ALS research that NYSCF has supported for 8 years is now progressing to clinical trials for patients with this devastating disease. NYSCF began supporting Dr. Kevin Eggan's laboratory in 2007 when he was unable to obtain funds to make ALS diseased cells in a dish. NYSCF has been supporting his laboratory since then and the continued success of this research has culminated with two related papers that were published today on a potential ALS treatment that will now go to clinical trials.
The two papers, published today in Cell Stem Cell and Cell Reports, outline a discovery in which an epilepsy medicine may be useful in the treatment of ALS or Lou Gehrig's disease. First author on both papers was Evangelos Kiskinis, PhD, a NYSCF - Druckenmiller Fellow alumnus, working in the laboratory of Dr. Eggan at the Harvard Stem Cell Institute.
While a great deal more research needs to be done before determining the drug's sucess, the researchers are currently designing an initial clinical trial to test the safety of the drug in ALS patients with clinicians at Massachusetts General Hospital.
NYSCF – Druckenmiller Fellow Dr. Wee-Wei Tee of New York University published a paper earlier this month in Cell on the key role a specific gene plays in priming the developmental genes of embryonic mouse cells. Gene priming is a nuanced and little understood process leading to gene activation and deactivation leading to pluripotentcy, or the ability for a cell to become any type of cell in the body.
NYSCF – Robertson Neuroscience Investigator Dr. Ed Boyden of MIT published his latest research in Nature Methods describing a new technique to study brain function by controlling two separate populations of neurons with different colors of light. Dr. Boyden is the creator of the reserach field of 'optogenetics' which uses wavelengths of light to study brain and neuron activity.
Dr. Scott Noggle, Director of the NYSCF Laboratory and NYSCF – Charles Evans Senior Research Fellow for Alzheimer’s Disease, presented the latest in Alzheimer’s research at the Alzheimer’s Disease Resource Center’s (ADRC) 10th Annual Alzheimer's Disease Education Conference & Expo. Dr. Noggle gave a talk on the ability of stem cells to model the disease ‘in a dish’ and the implications of this technology on Alzheimer’s research and potential future treatments and cures. The event was held on March 6th in Melville, NY.
NYSCF - Druckenmiller Fellow Dilek Colak was the lead author on a study uncovering a genetic trigger for the most common form of intellectual disability and autism. Published in Science, the Weill Cornell study describes the identification of a mechanism that shuts off a gene associated with Fragile X syndrome. Additionally, the scientists showed that a drug blocking this silencing mechanism could prevent the disease from developing, suggesting a potential therapeutic treatment for all related Fragile X disorders including but not limited to mental retardation and multisystem failure.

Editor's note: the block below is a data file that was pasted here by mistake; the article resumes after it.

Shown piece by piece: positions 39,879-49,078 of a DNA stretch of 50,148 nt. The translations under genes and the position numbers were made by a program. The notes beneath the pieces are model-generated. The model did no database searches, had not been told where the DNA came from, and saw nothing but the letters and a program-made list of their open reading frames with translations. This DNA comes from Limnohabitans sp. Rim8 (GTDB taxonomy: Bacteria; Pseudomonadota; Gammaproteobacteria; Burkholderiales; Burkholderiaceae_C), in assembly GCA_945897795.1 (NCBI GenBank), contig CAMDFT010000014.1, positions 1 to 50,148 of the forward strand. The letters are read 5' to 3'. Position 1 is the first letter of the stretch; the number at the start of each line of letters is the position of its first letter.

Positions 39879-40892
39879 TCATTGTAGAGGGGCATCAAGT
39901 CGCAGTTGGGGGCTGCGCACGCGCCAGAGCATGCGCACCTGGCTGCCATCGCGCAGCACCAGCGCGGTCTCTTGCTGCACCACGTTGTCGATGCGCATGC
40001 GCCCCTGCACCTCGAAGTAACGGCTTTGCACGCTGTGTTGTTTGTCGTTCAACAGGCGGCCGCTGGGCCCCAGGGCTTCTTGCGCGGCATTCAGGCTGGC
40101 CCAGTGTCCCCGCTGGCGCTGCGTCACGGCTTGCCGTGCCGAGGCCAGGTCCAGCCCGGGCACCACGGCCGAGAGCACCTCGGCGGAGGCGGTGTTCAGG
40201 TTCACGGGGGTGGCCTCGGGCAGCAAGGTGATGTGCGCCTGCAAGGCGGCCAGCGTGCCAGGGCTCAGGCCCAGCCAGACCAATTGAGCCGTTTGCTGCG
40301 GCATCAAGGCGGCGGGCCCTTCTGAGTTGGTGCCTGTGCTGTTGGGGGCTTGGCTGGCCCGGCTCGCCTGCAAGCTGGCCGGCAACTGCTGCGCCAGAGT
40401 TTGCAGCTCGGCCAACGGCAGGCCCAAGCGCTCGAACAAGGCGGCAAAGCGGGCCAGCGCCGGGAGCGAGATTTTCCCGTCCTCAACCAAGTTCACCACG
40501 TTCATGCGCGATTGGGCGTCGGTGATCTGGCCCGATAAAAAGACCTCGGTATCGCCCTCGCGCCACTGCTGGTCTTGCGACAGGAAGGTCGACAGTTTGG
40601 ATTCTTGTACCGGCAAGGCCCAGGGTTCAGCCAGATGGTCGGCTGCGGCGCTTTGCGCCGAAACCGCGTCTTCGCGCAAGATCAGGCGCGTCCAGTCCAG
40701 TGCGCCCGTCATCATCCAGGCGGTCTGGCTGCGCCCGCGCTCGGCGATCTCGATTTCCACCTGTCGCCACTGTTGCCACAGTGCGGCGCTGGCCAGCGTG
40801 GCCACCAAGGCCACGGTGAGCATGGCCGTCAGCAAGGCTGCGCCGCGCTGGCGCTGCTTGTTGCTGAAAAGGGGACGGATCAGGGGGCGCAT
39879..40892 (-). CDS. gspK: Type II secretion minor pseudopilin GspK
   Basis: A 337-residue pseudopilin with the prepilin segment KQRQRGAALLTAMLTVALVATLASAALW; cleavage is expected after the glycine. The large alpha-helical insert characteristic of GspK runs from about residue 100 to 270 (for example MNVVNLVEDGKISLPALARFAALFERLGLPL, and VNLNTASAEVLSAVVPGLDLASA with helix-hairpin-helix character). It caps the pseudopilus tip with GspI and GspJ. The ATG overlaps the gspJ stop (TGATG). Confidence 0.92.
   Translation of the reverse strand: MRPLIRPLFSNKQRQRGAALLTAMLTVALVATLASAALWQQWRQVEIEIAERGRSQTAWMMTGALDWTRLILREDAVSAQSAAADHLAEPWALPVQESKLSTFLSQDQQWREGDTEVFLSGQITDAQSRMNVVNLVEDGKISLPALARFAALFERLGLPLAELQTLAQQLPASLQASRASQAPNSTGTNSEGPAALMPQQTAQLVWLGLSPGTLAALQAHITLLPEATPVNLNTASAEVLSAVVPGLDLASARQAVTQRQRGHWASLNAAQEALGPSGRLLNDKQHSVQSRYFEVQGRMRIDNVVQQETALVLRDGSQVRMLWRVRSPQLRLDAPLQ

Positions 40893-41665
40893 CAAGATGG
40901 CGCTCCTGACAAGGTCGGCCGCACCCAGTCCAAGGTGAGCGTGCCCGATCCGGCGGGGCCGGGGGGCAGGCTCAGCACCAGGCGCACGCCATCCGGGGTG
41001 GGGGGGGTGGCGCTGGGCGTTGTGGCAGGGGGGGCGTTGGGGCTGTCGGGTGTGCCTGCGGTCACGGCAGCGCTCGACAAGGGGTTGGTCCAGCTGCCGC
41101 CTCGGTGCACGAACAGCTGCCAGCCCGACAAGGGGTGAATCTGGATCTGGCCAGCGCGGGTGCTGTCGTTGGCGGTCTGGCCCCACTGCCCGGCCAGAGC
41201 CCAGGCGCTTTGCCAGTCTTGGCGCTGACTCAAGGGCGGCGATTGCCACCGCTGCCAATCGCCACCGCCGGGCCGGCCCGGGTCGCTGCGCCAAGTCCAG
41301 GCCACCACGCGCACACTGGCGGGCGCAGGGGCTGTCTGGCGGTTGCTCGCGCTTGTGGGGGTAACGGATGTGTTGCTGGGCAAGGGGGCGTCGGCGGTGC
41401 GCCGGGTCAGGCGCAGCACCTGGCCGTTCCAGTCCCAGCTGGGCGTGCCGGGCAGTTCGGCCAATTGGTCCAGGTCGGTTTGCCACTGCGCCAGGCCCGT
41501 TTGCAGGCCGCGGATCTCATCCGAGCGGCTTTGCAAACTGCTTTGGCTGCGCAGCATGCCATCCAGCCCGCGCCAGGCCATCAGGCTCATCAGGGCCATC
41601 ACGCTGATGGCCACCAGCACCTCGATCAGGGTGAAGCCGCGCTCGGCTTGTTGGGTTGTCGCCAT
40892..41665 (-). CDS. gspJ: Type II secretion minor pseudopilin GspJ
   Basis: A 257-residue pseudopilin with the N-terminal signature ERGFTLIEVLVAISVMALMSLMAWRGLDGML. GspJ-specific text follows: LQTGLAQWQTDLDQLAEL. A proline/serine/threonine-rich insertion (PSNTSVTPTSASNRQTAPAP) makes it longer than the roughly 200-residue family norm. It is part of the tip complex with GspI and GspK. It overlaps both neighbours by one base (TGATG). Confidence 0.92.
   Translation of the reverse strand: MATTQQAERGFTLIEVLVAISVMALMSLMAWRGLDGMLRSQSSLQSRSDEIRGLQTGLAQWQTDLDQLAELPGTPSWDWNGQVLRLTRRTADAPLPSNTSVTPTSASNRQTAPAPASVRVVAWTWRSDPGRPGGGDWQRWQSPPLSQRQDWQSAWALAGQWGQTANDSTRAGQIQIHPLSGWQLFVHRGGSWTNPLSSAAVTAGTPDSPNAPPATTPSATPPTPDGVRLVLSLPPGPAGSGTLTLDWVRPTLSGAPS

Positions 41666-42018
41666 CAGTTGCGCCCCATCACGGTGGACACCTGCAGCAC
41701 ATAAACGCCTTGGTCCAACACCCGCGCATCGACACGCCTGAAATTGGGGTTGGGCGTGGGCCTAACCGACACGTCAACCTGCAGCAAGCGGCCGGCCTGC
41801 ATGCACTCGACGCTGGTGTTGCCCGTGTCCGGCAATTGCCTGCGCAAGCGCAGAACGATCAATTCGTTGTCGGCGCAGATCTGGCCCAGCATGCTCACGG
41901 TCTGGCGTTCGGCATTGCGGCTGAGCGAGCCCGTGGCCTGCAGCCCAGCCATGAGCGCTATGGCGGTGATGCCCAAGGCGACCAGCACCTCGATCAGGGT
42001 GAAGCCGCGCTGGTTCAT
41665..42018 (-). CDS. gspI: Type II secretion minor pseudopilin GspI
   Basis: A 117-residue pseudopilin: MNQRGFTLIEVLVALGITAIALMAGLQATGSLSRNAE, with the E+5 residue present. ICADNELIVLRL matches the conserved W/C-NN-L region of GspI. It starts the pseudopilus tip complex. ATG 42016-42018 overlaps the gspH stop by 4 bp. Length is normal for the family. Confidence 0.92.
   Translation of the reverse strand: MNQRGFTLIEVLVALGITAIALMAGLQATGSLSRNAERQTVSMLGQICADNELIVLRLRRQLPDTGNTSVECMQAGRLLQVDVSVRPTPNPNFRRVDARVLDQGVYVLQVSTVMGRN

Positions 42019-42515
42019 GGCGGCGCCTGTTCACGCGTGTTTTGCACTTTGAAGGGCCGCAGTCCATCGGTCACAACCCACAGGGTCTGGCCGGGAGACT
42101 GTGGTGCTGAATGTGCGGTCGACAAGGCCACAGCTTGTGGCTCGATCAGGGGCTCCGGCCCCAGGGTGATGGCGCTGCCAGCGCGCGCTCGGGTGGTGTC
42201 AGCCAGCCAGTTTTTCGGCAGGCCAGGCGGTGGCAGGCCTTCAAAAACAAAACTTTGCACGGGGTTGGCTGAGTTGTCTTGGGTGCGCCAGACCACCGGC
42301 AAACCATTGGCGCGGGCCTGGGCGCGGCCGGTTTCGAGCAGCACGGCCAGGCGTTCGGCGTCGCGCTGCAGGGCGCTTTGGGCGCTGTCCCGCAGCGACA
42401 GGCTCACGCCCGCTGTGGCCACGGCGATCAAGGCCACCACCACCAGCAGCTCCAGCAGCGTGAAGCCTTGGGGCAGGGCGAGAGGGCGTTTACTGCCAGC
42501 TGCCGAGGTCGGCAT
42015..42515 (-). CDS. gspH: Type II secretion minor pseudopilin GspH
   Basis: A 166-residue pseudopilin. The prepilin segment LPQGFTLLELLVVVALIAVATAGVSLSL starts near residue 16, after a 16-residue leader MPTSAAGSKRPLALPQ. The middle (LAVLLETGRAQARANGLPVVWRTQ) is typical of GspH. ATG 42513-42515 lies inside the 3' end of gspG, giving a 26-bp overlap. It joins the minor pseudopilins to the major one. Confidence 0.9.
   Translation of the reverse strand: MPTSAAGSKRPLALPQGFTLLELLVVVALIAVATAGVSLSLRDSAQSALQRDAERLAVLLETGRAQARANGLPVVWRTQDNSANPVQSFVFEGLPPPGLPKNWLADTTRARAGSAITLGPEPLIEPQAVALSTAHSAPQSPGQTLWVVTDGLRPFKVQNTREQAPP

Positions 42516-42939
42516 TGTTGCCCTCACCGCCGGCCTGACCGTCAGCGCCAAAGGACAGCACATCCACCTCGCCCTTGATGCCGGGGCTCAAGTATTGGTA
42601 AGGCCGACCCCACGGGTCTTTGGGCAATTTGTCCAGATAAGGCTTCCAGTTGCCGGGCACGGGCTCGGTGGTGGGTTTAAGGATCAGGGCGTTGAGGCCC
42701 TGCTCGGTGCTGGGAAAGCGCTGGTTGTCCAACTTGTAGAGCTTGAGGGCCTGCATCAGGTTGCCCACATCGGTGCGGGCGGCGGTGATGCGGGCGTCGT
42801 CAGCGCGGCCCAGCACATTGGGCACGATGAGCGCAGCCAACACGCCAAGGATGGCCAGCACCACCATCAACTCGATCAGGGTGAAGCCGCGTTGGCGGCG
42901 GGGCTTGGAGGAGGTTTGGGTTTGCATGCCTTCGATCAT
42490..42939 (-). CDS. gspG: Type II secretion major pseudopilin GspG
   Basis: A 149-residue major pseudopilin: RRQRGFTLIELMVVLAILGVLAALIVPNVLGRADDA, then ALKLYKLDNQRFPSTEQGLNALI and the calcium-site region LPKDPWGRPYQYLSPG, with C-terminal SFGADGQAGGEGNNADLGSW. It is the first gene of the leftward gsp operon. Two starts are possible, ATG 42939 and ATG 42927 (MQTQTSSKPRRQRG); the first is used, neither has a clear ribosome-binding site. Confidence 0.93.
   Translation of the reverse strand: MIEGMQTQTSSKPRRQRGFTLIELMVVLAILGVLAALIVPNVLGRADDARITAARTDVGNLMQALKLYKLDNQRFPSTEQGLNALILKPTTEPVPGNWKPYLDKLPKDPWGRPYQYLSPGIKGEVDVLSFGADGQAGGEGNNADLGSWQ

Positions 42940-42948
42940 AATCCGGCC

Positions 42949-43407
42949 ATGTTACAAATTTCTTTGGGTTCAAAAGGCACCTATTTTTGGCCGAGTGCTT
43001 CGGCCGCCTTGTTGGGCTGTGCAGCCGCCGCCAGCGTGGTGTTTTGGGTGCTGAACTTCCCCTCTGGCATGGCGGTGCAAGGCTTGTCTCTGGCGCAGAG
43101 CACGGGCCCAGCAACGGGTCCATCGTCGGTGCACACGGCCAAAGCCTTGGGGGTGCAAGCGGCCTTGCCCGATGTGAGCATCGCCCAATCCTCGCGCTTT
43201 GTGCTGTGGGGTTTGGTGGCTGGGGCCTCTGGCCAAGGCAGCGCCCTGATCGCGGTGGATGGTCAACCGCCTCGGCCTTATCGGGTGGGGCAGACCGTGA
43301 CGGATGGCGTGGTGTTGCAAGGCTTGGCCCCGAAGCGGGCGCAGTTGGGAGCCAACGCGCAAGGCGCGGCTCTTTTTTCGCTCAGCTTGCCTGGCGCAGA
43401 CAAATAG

NYSCF Senior Research Fellow Dieter Egli presented his research on a technique to prevent the transmission of mitochondrial diseases to the Food and Drug Administration (FDA) Advisory Committee meeting on Cellular, Tissue and Gene Therapies. The meeting, held in Gaithersburg, Maryland, aimed to give recommendations to the FDA on whether to approve human clinical trials for techniques to prevent this group of devastating, and often fatal, diseases and other infertility treatments.
Dr. Egli's research and discovery that transfering the nucleus of an egg from a woman with mitochondrial disease into a donor egg allows her to have her own genetic children without the threat of mitochondrial disease was recognized as a top scientific breakthrough in 2012.
Dr. Andrew Sproul, NYSCF Staff Scientst, presented the NYSCF Alzheimer's disease research team's latest research at the Alzheimer's Disease Resource Center's "What You Need to Know About Alzheimer's" event in East Hampton.
Dr. Sproul shared the NYSCF Alzheimer's team's recent discoveries and explained NYSCF's participation in large scale Alzheimer's initiatives through new Alzheimer's disease research consortia.
The event was held at the Jewish Center of the Hamptons in East Hampton on January 12th.
Dr. Gaby Maimon, a NYSCF – Robertson Neuroscience Investigator at The Rockefeller University, has been named a recipient of the Presidential Early Career Award for Scientists and Engineers. This award is the highest honor bestowed by the United States Government on science and engineering professionals in the early stages of their independent research careers.
Dr. Maimon focuses his research on the neural behavior in the fruit fly with implications on human cognitive function and learning.